, in rising to move an Amendment substituting 3d. for 2d. in the pound as the rate of duty to be 1042 charged as Income Tax, said, that he had put this Motion on the Paper as the most convenient form of raising a discussion on the point which he wished to bring before the House. He was not at all opposed to the Budget. On the contrary, he approved its main features. The excrescence upon it was the sanguine estimate of an increase of £1,500,00, in round numbers, and the necessary corollary which alone justified the reduction of the income tax from 3d. to 2d. His main objection to that proposal was that he did not think it safe or prudent to adopt the estimate of the Chancellor of the Exchequer, and to reduce the income tax by a penny in the pound. The rose-coloured compliments which had passed that night between the Ministerial and front Opposition benches would not count for much outside that House. The right hon. Gentleman (Mr. Gladstone) was committed to these Estimates as the sole justification of the proposal he had made to the country in January; and the Chancellor of the Exchequer, having accepted them on the responsibility of the Heads of Departments, and based his financial proposals upon them, was also committed to the Estimates. If, however, hon. Members went outside the charmed circle of official life, and asked the opinion of those who examined the aspect of the financial barometer of this country, they might form a different opinion. He did not wish to discredit the ability of the permanent heads of the Revenue Departments, with some of whom he had worked: but he dissented from the doctrine that the House should accept their Estimates implicitly, for its duty—one which it was peculiarly fitted to discharge—was to exercise an independent judgment upon them. There was no mystery about them, for any man of business could judge whether revenue was likely to be in the ascendant or on the decline. If the rise and fall in revenue, the Board of Trade Returns, tin-railway traffic, and wages were indicated by curves on sheets of paper, they corresponded, as a rule, very closely; and if the barometric curve of commercial prosperity became stationary or declined, the Revenue would soon follow suit. Estimates of revenue had not always proved correct, and it was the duty of the House to correct these aberrations. The right hon. Gentleman (Mr. Lowe) offered Estimate, he presumed, 1043 with the advice of the Heads of Departments, which out-of-doors were deemed so absurdly low that nobody could understand his object, unless it was to punish the House for rejecting his match tax by imposing an additional penny income tax. The House not having the moral courage to correct them, the penny was imposed—and as the next year showed—unnecessarily. Sometimes, on the other hand, Estimates might he deficient, involving the re-imposition of taxes taken off the previous year, deranging trade and causing serious inconvenience, almost as bad as the paying too much for a single year. In point of fact, if they took the last 44 years, the Estimates had in 17 been deficient. The actual result of the revenue had shown a considerable deficit below the estimate. It might be said that they occurred a long way back. That was the argument used by the right hon. Member for Greenwich; but it would apply more nearly than was supposed to more recent periods. For example, in 1862, and again in 1868–9, there were deficits. In 1861, there was a deficit of no less than £1,761,000 below the Budget Estimates, and in the succeeding year there was another deficit of £618,000. Again, in 1868. there was a deficit of £369,000. and in 1869 a deficit of £058,000. Where should we have been had not the income tax furnished a ready means of meeting temporary deficiencies without serious impediment to trade? These deficits had happened with the late Prime Minister as Chancellor of the Exchequer and with the aid of the most distinguished heads of the Revenue Departments. As long as trade was prosperous and made sudden bounds, the Revenue would rise with it, but when it became stationary, the Revenue would become so also. No doubt there had been an increment of revenue if they took a certain number of years. If they took seven years or five years it was perfectly certain that the Revenue never stood higher than it did now. But if they took a single year no such result was shown. If trade declined, and wages diminished, it was impossible to believe that the Excise would keep up, and instead of a surplus they might find themselves with a deficit. That was the present state of things. The present state of things was that we had had three years of extraordinary prosperity. In 1870–1 the trade and 1044 commerce of the country took extraordinary strides, and the Revenue naturally followed in their steps. Latterly, the Returns had shown a heavy falling off. In the first place, the rate of progression had diminished, and at last we had reached a point when the Returns no longer showed an increase on the preceding year, but were as nearly as possible stationary. The exports were the best criterion, the imports being largely affected by accidental circumstances, and some of the cases referred to by the Chancellor of the Exchequer to show that the consumptive power of the country was keeping up proved nothing of the kind. If we had imported more articles of food, it was due to a succession of bad harvests, while the exports, which the imports must, in the long run, follow, had become stationary. In 1871, they amounted to £223,000,000; in 1872 to £256,000,000; and in 1873 to £27,3,000,000. In the last quarter of 1872, they were £65,646,000; while in the last quarter of 1873, they were £61,397,000, so that the exports were actually diminishing. If they looked at the railway traffic, which was a very good guide to the real condition of the country, they would find the same thing. They would find the railway traffic taking an extraordinary start in 1871–2; but in the latter part of 1873 it began rapidly to decline. It had been going down rapidly ever since, and had now reached a point where scarcely any of the railways of the kingdom showed any increase at all. Take such a line as the Brighton, with which he was connected. It was a very good barometer to test the actual condition of the Metropolis. When the working men were earning high wages, they would run down to Brighton, and there would be an increase of traffic; but when there was a falling off in earnings, there would be a corresponding falling off in the traffic. At this time it was practically stationary. No one could fail to observe that the extraordinary increase of Revenue in the last three or four years had arisen mainly in the Excise through the consumption of the working classes. That remarkable speech which they heard with so much pleasure from the hon. Member for Cardigan (Mr. D. Davies), so worthy a representative of working men, and one whom they were glad to sec in that House, showed that one result of high wages 1045 was that the men, having more money did less work—that there was more idleness, more drinking, and the money they earned went to swell the public Excise Returns; and, further, that instead of observing St. Monday, they frequently observed St. Tuesday, and sometimes the half of St. Wednesday. Their doing so, of course, led to an increase in the consumption of excisable liquors. There was, however, a certainty that the wages in those departments of labour were coming down, and largely. He had seen it stated that in one of the principal mining districts of the North of Scotland a question had been raised of a reduction of wages to the extent of 40 per cent. Now, whether the reduction was 40 per cent or 10, 15, or 20, to be followed some time hence by a like reduction, the result would be a declining' Revenue. Anyone acquainted with the state of the iron trade must have known that a reduction of wages was necessary, or the iron trade, which was being worked at a loss, would be lost to us and go into the hands of foreigners. The same observation was applicable to Northumberland, Durham, and Wales. Workmen would receive 20, 30, or 40 per cent less money, and work 20, 30, or 10 per cent more time, and would have little time or money to spend in the public-houses. Was, this, then a time to calculate not only on an equal amount of Revenue being received for the ensuing year as was received last year, but even to count upon an increase of £918,000? Well, wonders, of course, might come to pass. The elasticity of the country was wonderful. The expectation might be realized; but among men of business out of doors, who were not pledged by any political antecedent, the general opinion—he thought the general opinion—would be found to be that it was rather a bold course to take the Revenue of last year, without addition, as an Estimate for the Revenue of the coming year. If he were responsible for the finances of the country, he, for one, would not have done so. As to making any addition, he should never for a moment, under present circumstances, have thought of it. So much for the question of fact. It was also a question of principle. Even if, by a piece of good luck, the right hon. Gentleman got out of the scrape he would be in if there were a deficiency, and 1046 supposing his hopes were realized, was it a prudent thing to run the Estimates so fine that it was a matter of doubt whether there would be a deficiency or a surplus? Should they depart from the old principle of not including the annual increment of Revenue in the Estimates, but of keeping on the safe side, so that in bad years they would not be lauded in a deficiency, and in good years they would have a surplus? That was the old-fashioned principle, and was it, in the first year of a Conservative Government, to be departed from, and the new principle introduced of living up to the last penny? That opened up a large question, in which many Members of high financial authority took a deep interest—namely, the reduction of the National Debt. He was himself a very disinterested witness in the ease, for he had always opposed the extreme course of keeping up taxation for the purpose of paying off Debt. He recollected when the right hon. Gentleman the Member for Greenwich (Mr. Gladstone) told them that their coal-fields were being exhausted; that it was a duty they owed to posterity to reduce the Debt; and that it was a disgrace to this country not to follow the example in that respect of our cousins in America; and the upshot would have been the imposition of probably not less than £5,000,000 of taxation, for the purpose of reducing the National Debt. He (Mr. Laing) thought it his duty thus to comment on the proposal made, as he was in favour of creating a moderate amount of Terminable Annuities rather than maintaining burdens on the people and pressing upon the springs of industry, for the purpose of paying off the National Debt. Now, however, a step was about to be taken in the opposite direction. The result, according to the Chancellor of the Exchequer, of adopting the old Conservative principle of finance, had been that we had reduced the National Debt since 1842 by the very respectable figure of nearly £70,000,000 capital, with a certainty that £50,000,000 more would go in 1885. That was, he thought, a very creditable and satisfactory result. He did not want to see the rate of reduction accelerated; on the other hand, he did not wish to see it retarded, and still less was he in favour of its being abolished. Within 10 years the reduction had amounted to £19,400,000, 1047 or nearly £2,000,000 a-year, independently of the reduction that would be effected by Terminable Annuities. He called that a fairly satisfactory result, and wanted to know why they were to depart from that Conservative policy, and inaugurate a system of estimating up to the last penny? The Chancellor of the Exchequer had on this subject uttered some very excellent sentiments in his Budget speech, but his practice had not been in accordance with his precept, for, instead of making provision for a moderate reduction of the Debt, he had taken off a penny of the income tax, on which tax they must rely for making any serious impression on the Debt. The question now involved was whether the principle of making any attempt to pay off the National Debt by direct payment was to be renounced. The manner in which the £500,000 was to be applied to the extinction of a portion of the Debt by means of Terminable Annuities was a mere matter of book-keeping. Under the old system it went to capital account; under the new system it went to revenue account. The main point was that for the sake of obtaining a little temporary popularity, the Government were about to give up a penny of the income tax and to run the risk of having a deficit at the end of the year, which was equivalent to saying that no further attempt was to be made in the way of paying the National Debt. The system introduced by the right hon. Member for the London University (Mr. Lowe), under which the income tax had to be paid in one sum at the beginning of the year, instead of by four quarterly payments, was most inconvenient, not only to the tax-payer but also to the commercial community, inasmuch as it occasioned the balances at the Bank of England to be unnecessarily large at the commencement of the year, when there was but little demand for money, and depleted them in the autumn, when there was generally a great drain upon our resources. Home time or another the result of this course would be to create a panic, which would do much more harm to our Revenue than we should derive good from following it for half a century. But, besides those general arguments, there were some special arguments which, in his opinion, ought to induce the Government to pause before they parted with so much revenue as was represented 1048 by a penny of the income tax. In the first place, there was the great question of local taxation before them. The Chancellor of the Exchequer had told them that this would be the greatest financial question of the future, and that a number of the most important social and sanitary questions depended upon our system of local taxation being placed upon a satisfactory footing. What had been done this year in reference to this subject was undoubtedly a step in the right direction, but it had only touched the fringe of the matter, and next year a very large question would have to be dealt with. The annual sum raised by direct local taxation amounted to £20,000,000, and in adjusting taxation to that amount it might be necessary to call upon the Imperial Exchequer for a consisiderable sum in order to do what justice and expediency might require. But how was this question to be dealt with next year if the sanguine estimates of the Government were not realized, and if, instead of there being a surplus, there was a deficit? Even supposing there were an equilibrium between the Revenue and the Expenditure, new Imperial taxation to meet the demands occasioned by the re-adjustment of the burdens of local taxation could not be imposed without considerable difficulty. Whereas, if the penny on the income tax were retained, such re-adjustment might be met without difficulty. But if the penny were given up, it could not be re-imposed without setting class against class and interest against interest. Therefore, by giving up the penny on the income tax the Government were precluding themselves from dealing with this great question with a free hand backed by a full Treasury. The Government would also have to face next year another question of equal importance—that of the state of our Navy. It produced a very uncomfortable feeling in his mind when he heard the new First Lord of the Admiralty state that our Navy was in such a condition that it was scarcely better than a paper fleet, and that out of our 37 ironclads only 14 were fit to go to sea. And he felt still more uneasy when all the late First Lord could say was that things, after all, were not quite so bad as they had been represented, and that if the late Government had left the country with a deficient fleet they had left it a surplus in its Treasury. Under 1049 these circumstances, while advising the Government not to take any spasmodic action in the matter, he should recommend them to take such action next year as would put our fleet in an efficient condition. It would be better to have ten efficient iron-dads, than to rest contented with the false security of a paper fleet which could not be sent to sea in case of danger. He did not think the Government were at all likely to set aside on the Monday the Budget they had brought forward on the Thursday; but, at the same time., this question of the efficiency of the Navy would have to be met next year, probably by an increased charge, as well as that relating to local taxation. If the income tax was to be repealed, let it be done openly, and let the country be made aware what taxes were to be substituted for it. But where was a tax to be found equally elastic, and with which, without disturbing trade, a deficiency, should it occur next year, could be so easily remedied? Was its repeal to be followed by an increase in the assessed taxes, as the right hon. Member for Greenwich (Mr. Gladstone) had foreshadowed? If so, he should like to know what was to be the amount and what the nature of those assessed taxes which were to be the equivalent of £5,000,000 or £6,000,000 of income tax. If, again, the income tax were done away with, how was taxation to be equalized among the different classes of society? It had been laid down as a first principle of taxation by the right hon. Member for Greenwich, that trade, real property, and labour, must be taken into account, and the burdens of taxation fairly apportioned between them. How was that to be done if the income tax were abolished? Every statistical writer who had studied the question would say that the income tax was the great equalizer of taxation among the various classes of the community; and if it were done away with, would not our system of taxation press unduly on the great mass of the people, and furnish agitators with the argument that the higher classes shirked their fair share of the national burdens? He wished the House, he might add, to take a warning from what had occurred in the case of sugar. He did not mean to blame the Chancellor of the Exchequer for abolishing the duty on that great article of consumption; but it was the policy of the right hon. Gentleman 1050 the Member for the University of London (Mr. Lowe), who reduced the duty ½d., and, saying that it was never to be reduced again, diminished it another ½d., which had led to that result. When the sugar duties were reduced ½d. for the second time, everybody felt that they had been killed, and that it was not worth while continuing the annoyance connected with them for the sake of the revenue which they yielded. So it would be with the income tax; and what, he should like to know, would be the answer of the Government to persons who argued with respect to it in that way? For these reasons he wished it had been open to him to take the opinion of the House on the proposal of the Government to reduce the tax. Of course he could have no great hopes of success if he were to take the opinion of the House. When a Government proposed to remit a tax, and more especially when there was a consent between the Leaders of the two benches as to that course, there was little chance for a private Member—["Divide," "Order."] Notwithstanding that, he had felt it to be his duty to bring the matter forward. He should not trouble the Committee to go to a division; but he trusted that the Government would take the question duly into consideration; and if they did so and acted upon it, they would find next year that he had been their best friend. At any rate, the first thing the country would naturally look for from a Conservative Government was Conservative finance.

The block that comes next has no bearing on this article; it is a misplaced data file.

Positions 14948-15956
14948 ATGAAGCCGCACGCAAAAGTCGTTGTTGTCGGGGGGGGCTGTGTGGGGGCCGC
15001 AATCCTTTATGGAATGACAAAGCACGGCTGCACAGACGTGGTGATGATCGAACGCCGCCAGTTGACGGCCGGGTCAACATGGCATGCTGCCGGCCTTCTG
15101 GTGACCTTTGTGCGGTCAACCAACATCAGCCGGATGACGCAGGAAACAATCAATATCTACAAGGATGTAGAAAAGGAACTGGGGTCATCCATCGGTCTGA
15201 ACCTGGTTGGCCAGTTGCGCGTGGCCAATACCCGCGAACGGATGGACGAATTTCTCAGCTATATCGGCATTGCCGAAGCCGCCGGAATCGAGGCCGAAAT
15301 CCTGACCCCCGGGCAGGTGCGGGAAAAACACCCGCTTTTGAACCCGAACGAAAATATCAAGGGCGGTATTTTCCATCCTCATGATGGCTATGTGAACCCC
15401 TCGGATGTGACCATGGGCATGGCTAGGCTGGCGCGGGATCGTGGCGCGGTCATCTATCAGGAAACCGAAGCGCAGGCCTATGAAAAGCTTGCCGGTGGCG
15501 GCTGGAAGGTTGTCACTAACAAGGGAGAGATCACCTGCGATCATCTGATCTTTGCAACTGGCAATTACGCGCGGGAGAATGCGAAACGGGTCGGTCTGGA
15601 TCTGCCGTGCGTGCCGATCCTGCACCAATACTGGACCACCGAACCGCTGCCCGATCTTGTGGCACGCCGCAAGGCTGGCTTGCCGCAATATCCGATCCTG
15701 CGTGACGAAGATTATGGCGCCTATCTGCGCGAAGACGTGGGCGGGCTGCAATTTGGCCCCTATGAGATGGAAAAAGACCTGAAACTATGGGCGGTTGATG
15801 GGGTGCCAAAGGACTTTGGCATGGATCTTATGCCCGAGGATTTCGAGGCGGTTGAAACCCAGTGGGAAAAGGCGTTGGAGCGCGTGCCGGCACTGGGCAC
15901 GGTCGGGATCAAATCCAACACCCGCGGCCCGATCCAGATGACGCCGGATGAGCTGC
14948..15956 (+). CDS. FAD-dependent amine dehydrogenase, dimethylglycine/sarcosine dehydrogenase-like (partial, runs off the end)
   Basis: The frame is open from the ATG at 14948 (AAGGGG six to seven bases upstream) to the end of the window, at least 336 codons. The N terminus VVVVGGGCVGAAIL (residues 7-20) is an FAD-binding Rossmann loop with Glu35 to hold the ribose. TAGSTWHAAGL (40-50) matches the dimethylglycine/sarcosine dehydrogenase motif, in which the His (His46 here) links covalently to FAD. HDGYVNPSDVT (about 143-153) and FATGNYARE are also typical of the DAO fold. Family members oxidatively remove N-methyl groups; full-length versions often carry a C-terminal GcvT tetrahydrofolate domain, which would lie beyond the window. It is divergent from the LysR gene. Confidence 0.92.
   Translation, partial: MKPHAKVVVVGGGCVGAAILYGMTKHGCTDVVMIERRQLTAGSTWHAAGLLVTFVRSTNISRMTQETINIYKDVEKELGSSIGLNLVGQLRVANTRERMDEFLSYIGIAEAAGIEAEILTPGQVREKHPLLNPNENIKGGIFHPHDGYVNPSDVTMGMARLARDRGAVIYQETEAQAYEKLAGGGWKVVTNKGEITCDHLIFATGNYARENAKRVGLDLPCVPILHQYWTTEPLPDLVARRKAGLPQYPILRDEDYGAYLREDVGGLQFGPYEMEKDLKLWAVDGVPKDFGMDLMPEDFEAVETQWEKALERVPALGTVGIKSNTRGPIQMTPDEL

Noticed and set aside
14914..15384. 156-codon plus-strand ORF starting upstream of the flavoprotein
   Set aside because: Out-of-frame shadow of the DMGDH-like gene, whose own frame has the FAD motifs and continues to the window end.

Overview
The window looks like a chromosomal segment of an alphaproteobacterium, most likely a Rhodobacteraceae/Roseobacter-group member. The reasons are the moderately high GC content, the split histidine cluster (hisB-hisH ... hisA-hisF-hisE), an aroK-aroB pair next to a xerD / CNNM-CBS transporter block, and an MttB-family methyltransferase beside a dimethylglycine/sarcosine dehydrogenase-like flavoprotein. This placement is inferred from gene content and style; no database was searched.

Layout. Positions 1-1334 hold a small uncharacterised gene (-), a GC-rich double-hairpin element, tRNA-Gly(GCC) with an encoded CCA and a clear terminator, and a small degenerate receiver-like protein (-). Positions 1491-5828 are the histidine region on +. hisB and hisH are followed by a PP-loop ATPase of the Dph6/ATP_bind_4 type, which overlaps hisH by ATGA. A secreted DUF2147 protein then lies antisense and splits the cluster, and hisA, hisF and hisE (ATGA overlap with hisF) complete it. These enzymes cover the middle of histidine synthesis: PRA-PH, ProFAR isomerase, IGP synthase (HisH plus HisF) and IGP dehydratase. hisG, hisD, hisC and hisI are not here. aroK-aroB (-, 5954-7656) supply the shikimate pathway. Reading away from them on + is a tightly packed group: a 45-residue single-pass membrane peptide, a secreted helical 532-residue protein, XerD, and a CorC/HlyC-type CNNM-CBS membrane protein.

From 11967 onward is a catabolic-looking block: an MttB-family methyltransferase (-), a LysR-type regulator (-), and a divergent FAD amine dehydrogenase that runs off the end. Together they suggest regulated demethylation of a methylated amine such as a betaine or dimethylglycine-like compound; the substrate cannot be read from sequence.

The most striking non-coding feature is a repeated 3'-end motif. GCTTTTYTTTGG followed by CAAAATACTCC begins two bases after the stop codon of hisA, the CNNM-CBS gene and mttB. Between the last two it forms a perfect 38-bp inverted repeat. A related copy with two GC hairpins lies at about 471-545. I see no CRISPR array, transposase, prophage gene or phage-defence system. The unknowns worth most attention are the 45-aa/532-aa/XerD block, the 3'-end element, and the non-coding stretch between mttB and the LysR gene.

§ MR. WHEELHOUSE